Meet the GOP candidate for hope and change.
Just not for the 2012 elections, and maybe not even 2016.
Marco Rubio, the junior senator from Florida, has been bantered about as a possible running mate for Mitt Romney for months now. Romney finally conceded that Rubio was being vetted. But don’t take that as an endorsement, or even the truth.
Rubio likely won’t be on the ticket. Blame it on the GOP’s Sarah Palin hangover. Too much fear of a young, dynamic yet unproven candidate lingers.
And that isn’t a bad thing. Not for Rubio, the GOP and politics in general. If the GOP is to ever regain some of its moderate views, surprisingly, Rubio could be a factor — if he so chooses. The evidence is in Rubio’s just-released autobiography, “An American Son.”
At 41, Rubio is a tad young to be writing of his life, a point he concedes. Much of the book concerns his early influences and the struggles of his Cuban immigrant parents and grandparents to assimilate in America, a classic story.
Although he might be a darling of the tea party faction, Rubio’s background prepped him to be a moderate, a politician able to understand a wide range of opinions and experiences.
For example, he did not grow up exclusively among family in Miami, surrounded by other Cuban exiles. He spent some of his early school years in Las Vegas, where he was often assumed to be Mexican-American and was bussed to a school in a predominantly black neighborhood. After the family returned to Miami, he writes, he felt most comfortable with African-American students, not with many of his fellow Cuban-Americans. He still prefers hip-hop music.
Rubio attended his first year of college on a football scholarship in a rural Northwest Missouri town filled with “the nicest people I have ever met.”
And it was a teenaged Rubio who called his own father a scab for breaking a union strike. Yes, that’s right.
Without a formal education, his father struggled periodically to find work. He tried and failed at many small businesses and spent much of his life as a bartender. When the family lived in Vegas, Rubio’s father was a member of a union, one that went on strike.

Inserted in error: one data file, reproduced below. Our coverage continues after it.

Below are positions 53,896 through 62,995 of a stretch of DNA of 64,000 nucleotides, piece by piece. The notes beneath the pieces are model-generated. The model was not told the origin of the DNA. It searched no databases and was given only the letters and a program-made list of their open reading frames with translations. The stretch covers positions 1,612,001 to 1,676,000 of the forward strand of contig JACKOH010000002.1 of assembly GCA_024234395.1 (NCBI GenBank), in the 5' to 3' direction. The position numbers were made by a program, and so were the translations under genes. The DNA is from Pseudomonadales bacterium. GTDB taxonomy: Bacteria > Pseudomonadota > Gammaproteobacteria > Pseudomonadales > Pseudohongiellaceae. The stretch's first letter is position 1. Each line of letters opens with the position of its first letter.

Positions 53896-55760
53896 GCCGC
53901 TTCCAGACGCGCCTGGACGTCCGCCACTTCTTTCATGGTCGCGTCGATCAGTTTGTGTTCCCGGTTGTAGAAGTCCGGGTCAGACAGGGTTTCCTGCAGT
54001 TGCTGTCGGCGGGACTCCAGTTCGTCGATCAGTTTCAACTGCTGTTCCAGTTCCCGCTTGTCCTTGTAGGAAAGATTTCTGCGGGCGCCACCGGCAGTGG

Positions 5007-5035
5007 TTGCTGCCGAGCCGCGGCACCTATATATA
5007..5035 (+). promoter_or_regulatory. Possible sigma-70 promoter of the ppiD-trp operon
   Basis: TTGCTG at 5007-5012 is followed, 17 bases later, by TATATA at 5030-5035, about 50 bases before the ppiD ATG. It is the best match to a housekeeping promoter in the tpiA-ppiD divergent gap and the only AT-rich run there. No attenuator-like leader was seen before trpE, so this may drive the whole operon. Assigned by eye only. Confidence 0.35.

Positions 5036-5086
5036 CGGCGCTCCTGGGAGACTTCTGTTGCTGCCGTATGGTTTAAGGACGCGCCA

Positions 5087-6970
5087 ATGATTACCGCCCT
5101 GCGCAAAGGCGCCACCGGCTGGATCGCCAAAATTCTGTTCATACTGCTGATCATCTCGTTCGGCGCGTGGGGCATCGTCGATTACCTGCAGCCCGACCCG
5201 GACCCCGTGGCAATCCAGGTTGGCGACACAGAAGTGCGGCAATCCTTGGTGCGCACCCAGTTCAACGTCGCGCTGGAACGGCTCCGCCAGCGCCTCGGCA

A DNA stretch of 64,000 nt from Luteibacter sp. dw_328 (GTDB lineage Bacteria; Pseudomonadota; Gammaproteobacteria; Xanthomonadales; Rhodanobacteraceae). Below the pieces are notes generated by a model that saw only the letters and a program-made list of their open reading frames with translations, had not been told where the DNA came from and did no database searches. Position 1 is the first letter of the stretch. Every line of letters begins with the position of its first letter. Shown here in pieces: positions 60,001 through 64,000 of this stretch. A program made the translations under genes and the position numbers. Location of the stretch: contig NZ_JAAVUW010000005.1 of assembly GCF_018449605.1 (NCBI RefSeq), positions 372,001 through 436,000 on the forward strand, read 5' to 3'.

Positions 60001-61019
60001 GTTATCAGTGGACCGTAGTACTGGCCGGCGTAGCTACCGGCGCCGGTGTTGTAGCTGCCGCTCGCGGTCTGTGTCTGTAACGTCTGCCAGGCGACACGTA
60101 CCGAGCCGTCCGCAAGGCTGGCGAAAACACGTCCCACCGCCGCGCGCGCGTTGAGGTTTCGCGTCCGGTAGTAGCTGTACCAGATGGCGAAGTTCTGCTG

He writes of knowing that his father was forced to accept lower pay and fewer benefits. And of knowing that it was the workers who made the hotel its profits, without fairly sharing in them. Things got so bad for the Rubios during the strike that they accepted government surplus cheese and peanut butter from the union hall.
Elsewhere in the memoir, Rubio reveals that his brother-in-law served time on drug charges, leaving his parents to help raise grandchildren when they were in their early 70s. Rubio gratefully and repeatedly acknowledges his relative privilege, the strength of his family and his father’s selflessness. He knows that other young people suffered more than he because they didn’t have such bonds.
Rubio was initially drawn to Democrats during then-Sen. Edward Kennedy’s bid for the Democratic nomination against Jimmy Carter. He became Republican under this beloved grandfather’s influence. But “Papa” revered Ronald Reagan, Franklin Roosevelt and Harry Truman.
Years later, Rubio’s immersion into the nitty-gritty of politics would come campaigning for Bob Dole, namesake of a political institute at the University of Kansas established to restore bipartisanship.
Children of immigrants often fulfill not only their own ambitions, but also carry the dashed aspirations of others before them. When a parent has risked everything — livelihood, social status and ties to home and family — to emigrate, who are you as the offspring to screw up the opportunities of America?
Hence, the book’s title: “An American Son.”
Rubio’s challenge as a politician will be to draw strength and inspiration from his family’s passage to America to unite his fellow citizens for the common good, rather than to serve only factional interests, as his party currently is so bent on doing.
Will Rubio be able to see and work for the needs of all of America’s sons and daughters? If so, he may represent his party’s brightest future.